CWD is very hard to recognize on dead deer, although live deer with CWD may stagger, drool excessively, and have rough coats. Animals afflicted with CWD will likely be skinny and have developed lesions as well. Researchers studying the disease will often harvest lymph nodes for testing, which is one of the only ways to be sure. Watch the video below to find out more.

Mange and hair loss

Deer doe with mange. Image courtesy Washington Department of Fish and Wildlife.

Mange is a contagious skin disease caused by mites that often results in hair loss and thickening of the skin. Although mange is not as common as the other diseases on this list, it can be fatal to deer, especially fawns. Other conditions that cause deer to shed their coats, such as lice or “Hair Loss Syndrome,” also can have drastic impacts on deer herds. In these cases, the animals develop a hypersensitivity to the pests and will engage in excessive grooming. That leads to the loss of guard hairs, which leave patchy yellow or white spots on their sides.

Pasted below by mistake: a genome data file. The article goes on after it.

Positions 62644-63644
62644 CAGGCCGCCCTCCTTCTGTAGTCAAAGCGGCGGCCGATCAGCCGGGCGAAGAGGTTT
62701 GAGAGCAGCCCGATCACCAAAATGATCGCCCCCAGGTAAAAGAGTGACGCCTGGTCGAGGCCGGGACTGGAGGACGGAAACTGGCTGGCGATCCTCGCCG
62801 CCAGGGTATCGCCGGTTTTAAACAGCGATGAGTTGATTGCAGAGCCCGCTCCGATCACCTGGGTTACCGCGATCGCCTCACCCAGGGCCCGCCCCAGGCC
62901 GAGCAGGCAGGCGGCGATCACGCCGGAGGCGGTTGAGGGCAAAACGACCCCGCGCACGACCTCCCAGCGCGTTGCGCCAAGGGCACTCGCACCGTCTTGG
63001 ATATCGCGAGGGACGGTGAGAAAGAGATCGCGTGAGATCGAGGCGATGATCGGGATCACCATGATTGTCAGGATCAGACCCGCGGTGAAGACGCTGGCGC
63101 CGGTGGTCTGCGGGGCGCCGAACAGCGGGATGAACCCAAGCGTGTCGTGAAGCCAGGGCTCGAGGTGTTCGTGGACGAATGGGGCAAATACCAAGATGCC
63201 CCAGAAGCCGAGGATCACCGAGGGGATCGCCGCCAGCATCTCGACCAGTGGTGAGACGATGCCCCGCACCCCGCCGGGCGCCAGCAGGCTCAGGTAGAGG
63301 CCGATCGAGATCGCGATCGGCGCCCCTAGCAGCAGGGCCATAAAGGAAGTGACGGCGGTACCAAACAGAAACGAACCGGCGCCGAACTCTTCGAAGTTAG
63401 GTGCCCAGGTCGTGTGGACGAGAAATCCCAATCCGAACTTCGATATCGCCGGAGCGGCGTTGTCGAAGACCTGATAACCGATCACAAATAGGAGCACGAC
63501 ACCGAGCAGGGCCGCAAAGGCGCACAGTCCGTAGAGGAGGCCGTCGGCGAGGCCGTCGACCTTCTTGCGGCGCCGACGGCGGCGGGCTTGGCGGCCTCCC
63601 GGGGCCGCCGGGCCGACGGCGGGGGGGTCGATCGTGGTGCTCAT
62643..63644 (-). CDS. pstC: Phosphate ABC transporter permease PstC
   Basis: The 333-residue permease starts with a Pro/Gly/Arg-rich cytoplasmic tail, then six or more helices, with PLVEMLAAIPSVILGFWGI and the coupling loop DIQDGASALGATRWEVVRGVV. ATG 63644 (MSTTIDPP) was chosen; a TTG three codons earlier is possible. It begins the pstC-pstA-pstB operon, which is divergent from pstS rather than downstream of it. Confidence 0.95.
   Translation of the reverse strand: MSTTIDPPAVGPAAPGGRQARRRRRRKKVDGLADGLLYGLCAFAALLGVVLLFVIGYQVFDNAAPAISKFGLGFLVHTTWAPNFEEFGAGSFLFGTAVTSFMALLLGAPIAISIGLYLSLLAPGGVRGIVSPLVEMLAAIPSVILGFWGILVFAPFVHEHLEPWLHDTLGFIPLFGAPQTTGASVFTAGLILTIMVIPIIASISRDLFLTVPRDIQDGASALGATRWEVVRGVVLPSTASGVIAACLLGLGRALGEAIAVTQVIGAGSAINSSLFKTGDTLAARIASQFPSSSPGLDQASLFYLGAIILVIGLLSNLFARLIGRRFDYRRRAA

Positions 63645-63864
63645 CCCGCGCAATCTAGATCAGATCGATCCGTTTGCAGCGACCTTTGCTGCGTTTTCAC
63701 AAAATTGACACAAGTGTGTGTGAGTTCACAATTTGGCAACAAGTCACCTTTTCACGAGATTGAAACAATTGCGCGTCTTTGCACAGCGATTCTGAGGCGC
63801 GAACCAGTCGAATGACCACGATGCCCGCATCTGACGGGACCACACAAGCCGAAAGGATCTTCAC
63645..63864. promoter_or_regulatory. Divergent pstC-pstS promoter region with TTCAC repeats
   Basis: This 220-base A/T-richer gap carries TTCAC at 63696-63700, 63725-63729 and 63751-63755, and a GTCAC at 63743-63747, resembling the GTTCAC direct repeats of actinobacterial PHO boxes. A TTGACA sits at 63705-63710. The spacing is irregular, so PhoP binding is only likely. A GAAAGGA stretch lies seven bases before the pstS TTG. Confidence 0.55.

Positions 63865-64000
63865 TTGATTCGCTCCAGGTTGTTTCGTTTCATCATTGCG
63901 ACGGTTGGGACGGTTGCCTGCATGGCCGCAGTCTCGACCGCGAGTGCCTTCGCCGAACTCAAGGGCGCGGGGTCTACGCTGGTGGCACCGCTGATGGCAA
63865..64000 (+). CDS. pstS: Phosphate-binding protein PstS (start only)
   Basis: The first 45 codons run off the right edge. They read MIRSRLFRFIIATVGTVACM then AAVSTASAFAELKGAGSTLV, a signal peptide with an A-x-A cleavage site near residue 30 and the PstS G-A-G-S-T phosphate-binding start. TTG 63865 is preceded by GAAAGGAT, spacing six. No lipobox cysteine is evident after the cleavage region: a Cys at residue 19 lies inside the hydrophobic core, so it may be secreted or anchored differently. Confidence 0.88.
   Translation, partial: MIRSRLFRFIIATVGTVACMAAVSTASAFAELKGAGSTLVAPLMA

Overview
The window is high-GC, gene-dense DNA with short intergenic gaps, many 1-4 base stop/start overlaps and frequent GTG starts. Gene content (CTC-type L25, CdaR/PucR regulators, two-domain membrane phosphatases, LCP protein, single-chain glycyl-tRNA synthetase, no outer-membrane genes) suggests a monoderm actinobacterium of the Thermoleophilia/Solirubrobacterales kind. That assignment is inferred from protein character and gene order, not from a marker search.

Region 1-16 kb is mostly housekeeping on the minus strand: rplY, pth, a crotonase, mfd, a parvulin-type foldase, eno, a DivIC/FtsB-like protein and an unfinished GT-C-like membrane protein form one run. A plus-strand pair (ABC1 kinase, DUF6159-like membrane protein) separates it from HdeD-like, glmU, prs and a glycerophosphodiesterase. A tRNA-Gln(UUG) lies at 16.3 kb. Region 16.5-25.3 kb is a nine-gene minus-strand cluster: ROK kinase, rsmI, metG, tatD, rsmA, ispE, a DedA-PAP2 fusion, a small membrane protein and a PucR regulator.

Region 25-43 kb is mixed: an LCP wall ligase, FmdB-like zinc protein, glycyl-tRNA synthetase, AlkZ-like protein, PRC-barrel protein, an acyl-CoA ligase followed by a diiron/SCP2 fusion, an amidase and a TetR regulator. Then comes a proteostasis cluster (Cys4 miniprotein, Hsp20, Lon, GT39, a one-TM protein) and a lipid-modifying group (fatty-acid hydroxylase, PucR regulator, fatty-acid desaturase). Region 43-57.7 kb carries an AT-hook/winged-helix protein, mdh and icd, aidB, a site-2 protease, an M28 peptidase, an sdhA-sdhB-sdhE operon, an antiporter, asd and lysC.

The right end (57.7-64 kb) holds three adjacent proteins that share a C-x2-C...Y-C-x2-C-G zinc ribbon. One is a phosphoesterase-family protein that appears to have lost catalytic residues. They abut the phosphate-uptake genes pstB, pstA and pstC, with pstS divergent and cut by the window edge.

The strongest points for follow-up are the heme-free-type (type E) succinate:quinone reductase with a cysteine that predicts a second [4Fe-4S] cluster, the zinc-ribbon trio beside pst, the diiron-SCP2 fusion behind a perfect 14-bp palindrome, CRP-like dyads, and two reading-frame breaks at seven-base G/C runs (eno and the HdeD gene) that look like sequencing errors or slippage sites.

How to recognize mange or hair loss:

This one is relatively easy. If you see hair loss or the presence of mites or lice, it is likely that the deer is suffering from mange or some other type of hair loss illness. Thick, wrinkled skin is also a sign of mange. You can learn more in this video.

“Deer warts” or cutaneous fibromas

Cutaneous fibromas is not a pretty sight. The warts caused by the virus are generally gray or black in color and can grow anywhere on a deer.

Perhaps the strangest-looking entry on this list is the condition commonly known as “deer warts.”